How to Split Hydrangea Plants
Hydrangea plants grow into large shrubs and take over gardening spaces if left to their own devices. Split hydrangea plants to limit the size of an existing plant and to add a new one to the garden. Smaller plants need only be split once while larger plants do well when split into several smaller hydrangea plants.
Wait until the hydrangea plant is dormant before splitting the plant. Early spring is the best time to split hydrangea plants to avoid stressing the plant.
Tie the limbs of the hydrangea plant with the ropes into sections for dividing. This keeps the hydrangea bush contained for easy transport. Confining the branches also exposes the root stem for easier digging.
- Hydrangea plants grow into large shrubs and take over gardening spaces if left to their own devices.
- Early spring is the best time to split hydrangea plants to avoid stressing the plant.
Dig up the root ball of the hydrangea plant, taking care not to damage any of the roots. Start digging a shallow trench at least 2 feet from the main stem and continue digging until you have located the outer section of the root ball.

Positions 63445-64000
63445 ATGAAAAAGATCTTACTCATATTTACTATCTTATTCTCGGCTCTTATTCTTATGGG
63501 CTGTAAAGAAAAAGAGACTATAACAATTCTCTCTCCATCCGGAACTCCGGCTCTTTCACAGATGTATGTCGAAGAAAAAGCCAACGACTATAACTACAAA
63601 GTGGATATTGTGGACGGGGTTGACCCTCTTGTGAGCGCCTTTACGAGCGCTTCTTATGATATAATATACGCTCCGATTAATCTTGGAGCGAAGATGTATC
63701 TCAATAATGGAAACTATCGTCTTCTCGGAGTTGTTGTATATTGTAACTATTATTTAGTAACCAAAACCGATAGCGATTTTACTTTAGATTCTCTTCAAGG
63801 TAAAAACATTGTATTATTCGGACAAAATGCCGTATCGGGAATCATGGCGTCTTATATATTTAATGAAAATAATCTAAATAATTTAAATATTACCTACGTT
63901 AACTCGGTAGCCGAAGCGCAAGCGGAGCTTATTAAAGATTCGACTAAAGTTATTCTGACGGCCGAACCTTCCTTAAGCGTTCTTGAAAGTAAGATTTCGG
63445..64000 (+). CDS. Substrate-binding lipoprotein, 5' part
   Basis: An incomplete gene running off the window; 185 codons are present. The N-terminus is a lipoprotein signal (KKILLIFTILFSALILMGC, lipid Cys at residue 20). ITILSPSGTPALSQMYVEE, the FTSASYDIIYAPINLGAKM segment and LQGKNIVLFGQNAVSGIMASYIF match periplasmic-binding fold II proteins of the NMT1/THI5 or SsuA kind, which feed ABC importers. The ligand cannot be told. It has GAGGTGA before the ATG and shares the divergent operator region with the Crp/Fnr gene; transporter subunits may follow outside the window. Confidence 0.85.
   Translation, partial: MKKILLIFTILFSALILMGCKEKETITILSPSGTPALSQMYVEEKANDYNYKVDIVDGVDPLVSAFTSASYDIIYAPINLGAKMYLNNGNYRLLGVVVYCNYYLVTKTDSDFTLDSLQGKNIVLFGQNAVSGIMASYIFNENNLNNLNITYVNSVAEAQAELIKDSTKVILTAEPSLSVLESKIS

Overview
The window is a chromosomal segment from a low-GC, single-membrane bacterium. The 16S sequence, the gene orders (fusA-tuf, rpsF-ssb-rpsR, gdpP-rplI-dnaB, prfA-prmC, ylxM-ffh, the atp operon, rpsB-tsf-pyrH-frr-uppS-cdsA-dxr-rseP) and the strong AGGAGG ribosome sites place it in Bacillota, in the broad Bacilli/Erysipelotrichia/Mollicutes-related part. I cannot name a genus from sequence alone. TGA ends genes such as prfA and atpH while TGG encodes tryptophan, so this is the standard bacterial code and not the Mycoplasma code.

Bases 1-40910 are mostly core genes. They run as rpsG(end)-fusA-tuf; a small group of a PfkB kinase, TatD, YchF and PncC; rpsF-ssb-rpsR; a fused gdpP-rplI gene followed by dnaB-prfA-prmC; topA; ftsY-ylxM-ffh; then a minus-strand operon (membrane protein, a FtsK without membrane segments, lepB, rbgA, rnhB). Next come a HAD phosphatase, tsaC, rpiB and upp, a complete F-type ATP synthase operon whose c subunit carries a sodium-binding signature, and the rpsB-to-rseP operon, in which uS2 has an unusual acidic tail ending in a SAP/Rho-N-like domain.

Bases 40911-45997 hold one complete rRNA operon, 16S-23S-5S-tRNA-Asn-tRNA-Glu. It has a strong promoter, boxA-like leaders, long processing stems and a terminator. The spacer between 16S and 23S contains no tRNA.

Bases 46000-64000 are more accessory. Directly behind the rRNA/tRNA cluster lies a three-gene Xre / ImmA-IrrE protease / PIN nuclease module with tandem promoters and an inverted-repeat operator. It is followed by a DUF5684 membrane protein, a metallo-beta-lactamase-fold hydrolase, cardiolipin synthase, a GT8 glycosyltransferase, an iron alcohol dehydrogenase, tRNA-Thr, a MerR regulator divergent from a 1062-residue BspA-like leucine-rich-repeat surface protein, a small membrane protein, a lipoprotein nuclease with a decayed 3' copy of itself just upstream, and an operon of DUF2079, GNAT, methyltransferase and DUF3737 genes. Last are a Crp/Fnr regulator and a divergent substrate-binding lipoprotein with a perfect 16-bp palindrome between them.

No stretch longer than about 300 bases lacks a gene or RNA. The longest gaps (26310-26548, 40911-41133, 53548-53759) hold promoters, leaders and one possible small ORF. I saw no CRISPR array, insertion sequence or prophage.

Lift the entire root ball from the hole and sever the ball in the middle with the shovel, into two sections. Divide the sections even further if the remaining root balls are considered too large for the new planting space. Use a hacksaw if the root balls are too large for the shovel to cut through.
Dig the new hole for the hydrangea plant and fill partially with water. Loosen the soil along the sides of the hole so the roots can penetrate easily and re-establish themselves quickly. Add a layer of mulch or organic matter in the bottom of the hole.
- Dig up the root ball of the hydrangea plant, taking care not to damage any of the roots.
- Dig the new hole for the hydrangea plant and fill partially with water.
Spread the root ball slightly to expose more of the root system of the hydrangea plant. Place the shrub into the hole making certain the new planting depth matches the old depth. The base of the hydrangea stems will show signs of the soil line. Plant no deeper than these lines. Remove the rope from the plant. Water the transplant daily until the hydrangea plant has established itself in the new location.
Julie Richards is a freelance writer from Ohio. She has been writing poetry and short stories for over 30 years, and published a variety of e-books and articles on gardening, small business and farming. She is currently enrolled at Kent State University completing her bachelor's degree in English.